Yeboah was projected by most analysts to be a mid-round pick with few expecting him to come off the board any later than the fifth or sixth round. However, he surprisingly went undrafted.
Numerous teams reached out to Yeboah following the conclusion of the 2021 NFL Draft, but the former Ole Miss star opted to sign on with the Jets, likely a result of the fully guaranteed $180,000 base salary and $20,000 signing bonus that they handed him.
Yeboah is a talented player who stands a legitimate chance at making the final 53-man roster, even as part of a crowded tight end depth chart. But a few things might need to go his way.
How can Kenny Yeboah make the NY Jets roster?
To accurately gauge Yeboah's chances at making the roster, we must first analyze the competition he's up against.
The Jets currently have six tight ends under contract. We could presume that two of these players, Chris Herndon and Tyler Kroft, are guaranteed spots on the roster.
Herndon is the presumed starter who will be entering yet another make-or-break year in 2021. Meanwhile, Kroft was signed in the offseason to serve as an additional blocker and veteran presence in the tight end room.
Both players should make the roster. As for the other four, we could assume that they will be fighting for two roster spots. Given the need for a fullback in the Jets' new offense, it's safe to assume that the team will carry four tight ends.
Trevon Wesco is the best bet to be the team's fullback/tight end hybrid given his experience at the position. The 2019 fourth-rounder has been a partial contributor on offense over the last two years, but his versatility should serve as a benefit.
There's also the veteran Ryan Griffin who is hanging on to a roster spot despite an underwhelming 2020 campaign. Griffin remains a prime cut candidate and he's by no means guaranteed a roster spot given his salary.
Finally, the Jets brought back Daniel Brown in the offseason. Brown is a favorite of special teams coordinator Brant Boyer and no Jets player has played more special teams snaps over the last two years than Brown.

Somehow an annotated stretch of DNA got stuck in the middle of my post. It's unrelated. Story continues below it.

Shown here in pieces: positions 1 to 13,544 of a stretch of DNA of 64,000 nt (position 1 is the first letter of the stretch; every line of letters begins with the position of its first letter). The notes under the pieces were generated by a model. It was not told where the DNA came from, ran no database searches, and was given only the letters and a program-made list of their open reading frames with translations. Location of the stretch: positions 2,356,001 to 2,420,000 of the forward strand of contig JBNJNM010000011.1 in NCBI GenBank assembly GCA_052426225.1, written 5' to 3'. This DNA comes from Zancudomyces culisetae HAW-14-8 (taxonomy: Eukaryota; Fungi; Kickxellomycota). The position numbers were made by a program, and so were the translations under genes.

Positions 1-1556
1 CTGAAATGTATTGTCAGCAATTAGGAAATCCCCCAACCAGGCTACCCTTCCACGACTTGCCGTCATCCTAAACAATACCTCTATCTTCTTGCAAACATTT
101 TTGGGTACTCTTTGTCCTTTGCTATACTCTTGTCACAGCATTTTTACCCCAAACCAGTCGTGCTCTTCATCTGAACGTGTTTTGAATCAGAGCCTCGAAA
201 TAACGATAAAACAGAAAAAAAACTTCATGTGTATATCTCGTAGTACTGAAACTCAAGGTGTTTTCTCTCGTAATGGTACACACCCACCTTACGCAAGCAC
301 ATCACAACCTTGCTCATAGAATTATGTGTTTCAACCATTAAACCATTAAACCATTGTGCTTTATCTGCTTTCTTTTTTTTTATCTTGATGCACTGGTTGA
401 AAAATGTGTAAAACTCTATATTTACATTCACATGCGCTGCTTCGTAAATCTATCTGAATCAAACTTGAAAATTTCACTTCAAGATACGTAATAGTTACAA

If Yeboah is to earn a spot on the roster, he'll have to beat out at least two of these players.
Griffin might be the easiest. If Yeboah could show that he's a capable receiving threat, he should be able to beat out Griffin who offers little as a blocker and isn't nearly as dynamic as his younger counterpart is.
As for Wesco and Brown, it gets a little more complicated. Brown is certainly the less valuable offensive contributor, but his special teams chops might be enough to keep him around.
If Yeboah is to earn a roster spot, his easiest path to achieving the feat might be to beat out Wesco for the role of the fullback/H-back/move tight end in the Jets' offense.
Yeboah has the functional athleticism to pull it off and is already a more accomplished pass-catcher than Wesco is. If he can adapt to that role in the NFL, he might not only earn a spot on the roster, but he could also play somewhat of a featured role in the Jets' offense.
Yeboah's lack of experience on special teams means that he's more unlikely to fill Brown's shoes. But he has the skill set to fill Wesco's role.
At the very least, the Jets will likely look to stash Yeboah on the practice squad if he doesn't earn a roster spot come Week 1.
But if he wants to make the 53-man roster, he'll need to prove that he can contribute both as a natural receiving threat and as a "move" tight end/fullback hybrid.
Of course, contributing on special teams won't hurt either.